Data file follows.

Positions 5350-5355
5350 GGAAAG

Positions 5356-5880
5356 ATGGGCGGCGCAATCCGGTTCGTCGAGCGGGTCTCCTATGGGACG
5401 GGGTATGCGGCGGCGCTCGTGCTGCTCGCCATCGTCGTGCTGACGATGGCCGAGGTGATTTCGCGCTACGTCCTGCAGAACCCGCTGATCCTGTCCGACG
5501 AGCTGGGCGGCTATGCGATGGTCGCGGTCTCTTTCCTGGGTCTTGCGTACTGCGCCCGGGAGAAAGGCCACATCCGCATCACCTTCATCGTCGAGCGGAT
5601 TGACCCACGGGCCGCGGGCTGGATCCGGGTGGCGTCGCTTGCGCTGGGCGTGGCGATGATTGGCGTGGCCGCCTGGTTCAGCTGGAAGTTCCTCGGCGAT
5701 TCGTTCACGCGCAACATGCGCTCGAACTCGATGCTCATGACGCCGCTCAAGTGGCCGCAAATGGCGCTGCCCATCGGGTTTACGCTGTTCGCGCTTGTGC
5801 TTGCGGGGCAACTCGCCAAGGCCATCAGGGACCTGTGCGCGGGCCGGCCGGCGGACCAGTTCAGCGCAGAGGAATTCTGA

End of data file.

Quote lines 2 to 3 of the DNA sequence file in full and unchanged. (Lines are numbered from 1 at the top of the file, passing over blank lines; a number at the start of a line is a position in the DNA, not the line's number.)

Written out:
5350 GGAAAG

Positions 5356-5880